Art Prize....downtown Grand Rapids.  

And I know it's not Father's Day--so why am I writing a tribute to Daddy?  Apart from the obvious answer--that I wouldn't want anyone else to be Georgia's daddy and that there is no one I'd rather do life with than Chris--there's a deeper answer in there.  And it starts with the questions that Georgia is starting to ask about herself.  And her adoption.  And what it all really means.  


Georgia and I lay in bed every night and talk and do prayers and act silly and give kisses and I remind her to stop biting her finger-nails.  And sometimes out of the blue she'll drop a really deep question on me.   Like......."If I grew in Tarah's tummy, I'm her little girl too, right?" 

Um.  So we're three and we're going to start these discussions. 

I was quiet for a minute.  I don't think it's bad to be quiet while you think about what to say.  "You know what honey, Tarah was your birth-mom.  There are two kinds of mommies and they are both awesome.  So, if she was your birth mom it means you grew in her tummy just like we always talk about and she picked us to be your mommy and daddy once you were born--she wanted you to be our little girl.  Remember--not all babies grow in their mommy's tummies.  Just because a baby grows in someone's tummy, it doesn't mean they are that baby's mommy forever.  We love Tarah, and she loved you so much--so much.  We're so glad she took such good care of you while you were growing in her tummy.  Aren't you?  So that you could be a strong healthy girl and be our little girl?"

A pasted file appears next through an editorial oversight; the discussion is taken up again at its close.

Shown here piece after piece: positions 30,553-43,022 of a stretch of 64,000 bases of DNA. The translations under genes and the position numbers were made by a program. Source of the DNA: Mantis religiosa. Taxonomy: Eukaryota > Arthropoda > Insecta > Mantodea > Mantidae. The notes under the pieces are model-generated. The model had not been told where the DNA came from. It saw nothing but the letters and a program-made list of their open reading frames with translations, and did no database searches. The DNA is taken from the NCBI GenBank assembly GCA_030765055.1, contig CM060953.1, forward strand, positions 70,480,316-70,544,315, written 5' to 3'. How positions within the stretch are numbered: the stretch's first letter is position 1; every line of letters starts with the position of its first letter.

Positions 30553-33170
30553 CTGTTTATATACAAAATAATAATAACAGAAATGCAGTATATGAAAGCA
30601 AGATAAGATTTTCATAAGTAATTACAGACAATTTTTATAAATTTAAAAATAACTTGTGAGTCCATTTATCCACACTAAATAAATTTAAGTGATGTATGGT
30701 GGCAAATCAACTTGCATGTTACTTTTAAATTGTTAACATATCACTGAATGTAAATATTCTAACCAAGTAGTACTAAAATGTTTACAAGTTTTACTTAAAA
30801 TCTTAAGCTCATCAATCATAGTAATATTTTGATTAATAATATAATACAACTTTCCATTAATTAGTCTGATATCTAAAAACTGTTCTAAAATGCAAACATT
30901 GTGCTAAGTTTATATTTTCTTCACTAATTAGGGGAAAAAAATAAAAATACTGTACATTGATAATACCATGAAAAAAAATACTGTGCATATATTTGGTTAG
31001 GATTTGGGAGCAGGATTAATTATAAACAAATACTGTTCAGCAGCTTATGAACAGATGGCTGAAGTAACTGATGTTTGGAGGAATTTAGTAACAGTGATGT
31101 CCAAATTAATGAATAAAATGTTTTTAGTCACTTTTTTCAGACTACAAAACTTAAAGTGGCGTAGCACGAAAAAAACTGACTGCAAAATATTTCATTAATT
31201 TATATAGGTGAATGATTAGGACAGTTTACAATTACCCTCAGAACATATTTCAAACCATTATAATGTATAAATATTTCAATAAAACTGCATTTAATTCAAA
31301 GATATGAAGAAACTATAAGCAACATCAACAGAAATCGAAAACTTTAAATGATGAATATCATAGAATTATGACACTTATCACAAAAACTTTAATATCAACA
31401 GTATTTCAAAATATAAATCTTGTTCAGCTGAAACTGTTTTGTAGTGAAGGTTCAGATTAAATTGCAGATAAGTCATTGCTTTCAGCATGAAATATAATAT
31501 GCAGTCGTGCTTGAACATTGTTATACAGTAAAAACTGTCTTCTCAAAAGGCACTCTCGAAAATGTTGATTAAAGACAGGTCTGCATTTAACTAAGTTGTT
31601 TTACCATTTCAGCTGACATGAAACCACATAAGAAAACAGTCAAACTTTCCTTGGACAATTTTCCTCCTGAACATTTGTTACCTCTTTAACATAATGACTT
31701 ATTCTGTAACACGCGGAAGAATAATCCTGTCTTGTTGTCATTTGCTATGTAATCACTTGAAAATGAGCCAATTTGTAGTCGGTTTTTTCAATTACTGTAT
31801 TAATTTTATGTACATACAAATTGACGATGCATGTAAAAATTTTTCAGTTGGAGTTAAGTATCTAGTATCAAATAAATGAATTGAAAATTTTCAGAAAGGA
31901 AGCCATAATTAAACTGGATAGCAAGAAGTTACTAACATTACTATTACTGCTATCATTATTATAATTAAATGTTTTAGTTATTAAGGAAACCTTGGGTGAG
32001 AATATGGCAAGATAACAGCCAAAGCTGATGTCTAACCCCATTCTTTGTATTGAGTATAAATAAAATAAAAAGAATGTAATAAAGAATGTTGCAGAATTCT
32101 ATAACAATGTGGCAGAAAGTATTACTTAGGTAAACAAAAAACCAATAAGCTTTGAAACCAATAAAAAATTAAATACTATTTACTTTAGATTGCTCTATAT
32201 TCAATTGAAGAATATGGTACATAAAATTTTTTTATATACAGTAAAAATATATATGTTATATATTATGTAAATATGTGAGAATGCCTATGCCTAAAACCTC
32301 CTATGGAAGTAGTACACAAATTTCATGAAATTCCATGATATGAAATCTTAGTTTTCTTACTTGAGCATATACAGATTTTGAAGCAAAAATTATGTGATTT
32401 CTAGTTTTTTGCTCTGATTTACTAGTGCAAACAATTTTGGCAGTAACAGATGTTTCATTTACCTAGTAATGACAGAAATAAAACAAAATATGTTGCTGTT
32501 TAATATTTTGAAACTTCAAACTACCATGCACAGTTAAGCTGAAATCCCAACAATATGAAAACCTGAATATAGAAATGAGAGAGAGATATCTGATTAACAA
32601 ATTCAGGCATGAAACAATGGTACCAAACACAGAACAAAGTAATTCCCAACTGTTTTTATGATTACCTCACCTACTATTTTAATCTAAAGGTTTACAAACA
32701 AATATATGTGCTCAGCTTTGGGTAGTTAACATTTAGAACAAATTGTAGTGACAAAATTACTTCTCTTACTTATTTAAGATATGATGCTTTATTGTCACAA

Georgia was quiet for a minute.  "That's okay.  I like being your little girl and I liked growing in Tarah's tummy.  But I really like daddy."